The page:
It seemed to me at the time that it was impossible to understand contemporary media and journalism, as political economy aims to do, without understanding the material conditions of those who produce media and journalism. And so, when choosing a research topic, I chose to research what I knew and investigated the working conditions and labour conditions of freelance journalists in Canada. I defended my dissertation in February 2013. I wrote my dissertation as a book and plan to submit it to a publisher this summer or fall.

JL: Can you tell me about your academic work, in particular your PhD work and online survey?

NC: Broadly, I research in the area of critical political economy of communication, with a focus on work and labour organizing in media and cultural industries. My dissertation examines the working conditions of Canadian freelance journalists and freelancers’ efforts to collectively address the challenges they face. I spent about three years researching and writing the dissertation.

The empirical section of my work draws on an online survey I conducted in 2010 of self-identified freelance journalists across Canada. Two hundred freelancers responded. The survey consisted of a mix of quantitative questions (salary, hours worked, type of work, etc.) but also contained a significant qualitative component, where I asked a series of open-ended questions about how freelancers experience their work, what they like and don’t like about freelancing, their attitudes toward collective organizing and unions, for example. I can’t say the survey is an accurate representative sample of all freelancers in Canada (freelance journalists are very difficult to count, as it’s such a fluid profession, and each freelancer has vastly different experiences of and expectations from work than the next) but it does offer insight into the tensions and challenges that underpin the experience of freelancing in contemporary media industries.

To supplement the survey, I interviewed members and organizers of writers’ organizations and unions, including the CEP, CFU, PWAC, CMG and others (including the Freelancers Union in New York City, the National Writers Union in the US, and the National Union of Journalists’ freelance branch in the UK). The rest of the work draws on theoretical and academic literature in communication and labour studies. Overall, I look at the underlying processes, practices, and social relations that shape the work of contemporary freelance journalism and challenge taken-for-granted assumptions that freelance writing is inherently low-paid work.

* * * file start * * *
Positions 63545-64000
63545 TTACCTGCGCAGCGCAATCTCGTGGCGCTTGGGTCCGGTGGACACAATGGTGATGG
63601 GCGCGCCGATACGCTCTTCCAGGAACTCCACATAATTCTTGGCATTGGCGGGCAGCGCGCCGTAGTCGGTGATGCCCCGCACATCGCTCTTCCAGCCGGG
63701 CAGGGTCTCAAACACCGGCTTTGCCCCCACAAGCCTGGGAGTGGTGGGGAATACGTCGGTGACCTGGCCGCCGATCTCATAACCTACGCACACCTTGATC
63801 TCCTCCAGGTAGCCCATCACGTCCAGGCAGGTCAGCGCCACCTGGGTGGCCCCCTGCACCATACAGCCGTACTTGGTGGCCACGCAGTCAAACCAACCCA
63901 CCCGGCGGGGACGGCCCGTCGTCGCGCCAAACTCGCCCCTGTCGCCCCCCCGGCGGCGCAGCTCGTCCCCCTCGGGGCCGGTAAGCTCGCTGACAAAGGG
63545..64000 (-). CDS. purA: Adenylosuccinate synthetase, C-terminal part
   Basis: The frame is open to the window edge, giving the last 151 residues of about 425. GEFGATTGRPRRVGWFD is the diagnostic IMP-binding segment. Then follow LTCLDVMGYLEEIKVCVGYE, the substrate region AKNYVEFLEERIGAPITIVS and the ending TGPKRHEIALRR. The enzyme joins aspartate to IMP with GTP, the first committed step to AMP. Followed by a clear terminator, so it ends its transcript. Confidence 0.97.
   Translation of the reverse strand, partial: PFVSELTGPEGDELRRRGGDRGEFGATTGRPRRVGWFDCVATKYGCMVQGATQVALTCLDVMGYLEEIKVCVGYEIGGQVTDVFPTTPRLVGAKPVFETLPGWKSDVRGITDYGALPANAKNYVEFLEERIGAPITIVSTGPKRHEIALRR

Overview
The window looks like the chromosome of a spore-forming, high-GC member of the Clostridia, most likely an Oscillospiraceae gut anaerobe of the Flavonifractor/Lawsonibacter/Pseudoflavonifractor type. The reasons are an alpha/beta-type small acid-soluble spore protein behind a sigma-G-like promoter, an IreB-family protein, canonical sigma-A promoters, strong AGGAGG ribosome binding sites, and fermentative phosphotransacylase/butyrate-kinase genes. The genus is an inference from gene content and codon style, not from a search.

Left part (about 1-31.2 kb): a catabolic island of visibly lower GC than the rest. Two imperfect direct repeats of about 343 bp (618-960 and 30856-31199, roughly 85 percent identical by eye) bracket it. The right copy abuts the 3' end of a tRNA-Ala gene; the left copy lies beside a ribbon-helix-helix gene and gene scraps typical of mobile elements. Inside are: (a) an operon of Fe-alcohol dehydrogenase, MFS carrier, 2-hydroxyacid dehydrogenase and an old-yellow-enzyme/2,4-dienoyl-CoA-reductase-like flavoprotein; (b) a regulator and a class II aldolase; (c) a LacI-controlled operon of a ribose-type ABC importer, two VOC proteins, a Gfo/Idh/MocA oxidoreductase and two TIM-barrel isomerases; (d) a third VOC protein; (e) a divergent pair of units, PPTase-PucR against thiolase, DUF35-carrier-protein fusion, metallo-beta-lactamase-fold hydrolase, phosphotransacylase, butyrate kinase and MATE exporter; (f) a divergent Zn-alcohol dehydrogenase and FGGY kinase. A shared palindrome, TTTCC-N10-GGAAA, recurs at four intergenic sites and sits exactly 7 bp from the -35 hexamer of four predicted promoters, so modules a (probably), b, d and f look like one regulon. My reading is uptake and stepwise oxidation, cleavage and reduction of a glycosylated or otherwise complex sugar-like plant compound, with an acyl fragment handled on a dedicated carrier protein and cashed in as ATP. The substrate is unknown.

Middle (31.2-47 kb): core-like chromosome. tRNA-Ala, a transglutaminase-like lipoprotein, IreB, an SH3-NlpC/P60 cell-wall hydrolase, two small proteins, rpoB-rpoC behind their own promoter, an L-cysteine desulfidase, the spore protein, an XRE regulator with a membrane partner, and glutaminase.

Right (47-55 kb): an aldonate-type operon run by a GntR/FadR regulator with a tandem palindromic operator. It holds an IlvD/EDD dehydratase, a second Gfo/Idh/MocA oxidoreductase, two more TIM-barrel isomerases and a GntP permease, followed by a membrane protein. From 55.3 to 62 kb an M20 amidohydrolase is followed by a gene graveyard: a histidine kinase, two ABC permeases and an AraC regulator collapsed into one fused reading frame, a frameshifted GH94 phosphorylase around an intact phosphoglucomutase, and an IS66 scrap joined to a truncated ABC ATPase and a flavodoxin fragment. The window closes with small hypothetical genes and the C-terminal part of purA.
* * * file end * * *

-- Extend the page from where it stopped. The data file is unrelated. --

The argument I make is that freelance journalism has been transformed from, historically, being a strategy of resisting salaried labour by journalists—an effort to gain some control over the terms of commodification of their labour power and autonomy over their craft—into a strategy for media firms to intensify exploitation of freelance writers’ labour power through two primary strategies: the exploitation of unpaid labour time and control of copyright to writers’ works.

JL: Freelance income rates have remained stagnant—and even declined—since the 1970s, and contracts are demanding more rights than ever before. What are some other challenges that freelancers face?

NC: Low and stagnant rates are a major challenge, as is the new contract regime that publishers have introduced, contracts that demand all rights to writers’ works, or rights in a bundle for a very small fee (including, recently with TC Media’s contract, moral rights). These two key aspects of freelancing mean that while there is lots of journalistic work available to freelancers, especially as media companies contract and layoff staff, this work is low paid and freelancers are not earning as much as they can from their works due to highly restrictive contracts. Publishers are buying rights to writers’ works for multiple formats and venues, and so it seems that writers should be able to earn increasing income from the stories they write. But this is not the case—publishers are in a very powerful position and most individual freelancers are in a very weak bargaining position.

These two challenges to freelancers’ incomes are linked to a host of other challenges freelance journalists (and, arguably, all freelance or self-employed workers) face: because rates per word or per article remain very low, freelancers must work longer hours to earn higher incomes. Although most freelancers say they are freelancers because they want flexible schedules, or more control over their time, most work long hours and have intermittent but intense workloads. Work is experienced in feast-or-famine style: too much work tempered by stretches of no work at all. Freelancers must take on multiple projects at once and always be hustling to find work. Self-employed workers have limited access to benefits and social protections, such as EI, pensions, or parental leave.

These challenges have been experienced by freelancers throughout history, of course, but they have intensified in recent decades, as more people are working as freelancers than ever before and, as you note, rates of pay in Canadian journalism remain absurdly low. The freelancers I surveyed, most of who report enjoying the work they do, say the aspects of the job they like least include marketing and promotions, the constant and relentless pitching, and not having control over how much work they have or how much money they will earn (most freelancers do not set their rates for the work they do). Many are leaving journalism, or taking on more and more non-journalistic work, even though many say they became freelancers in the first place to do more interesting work.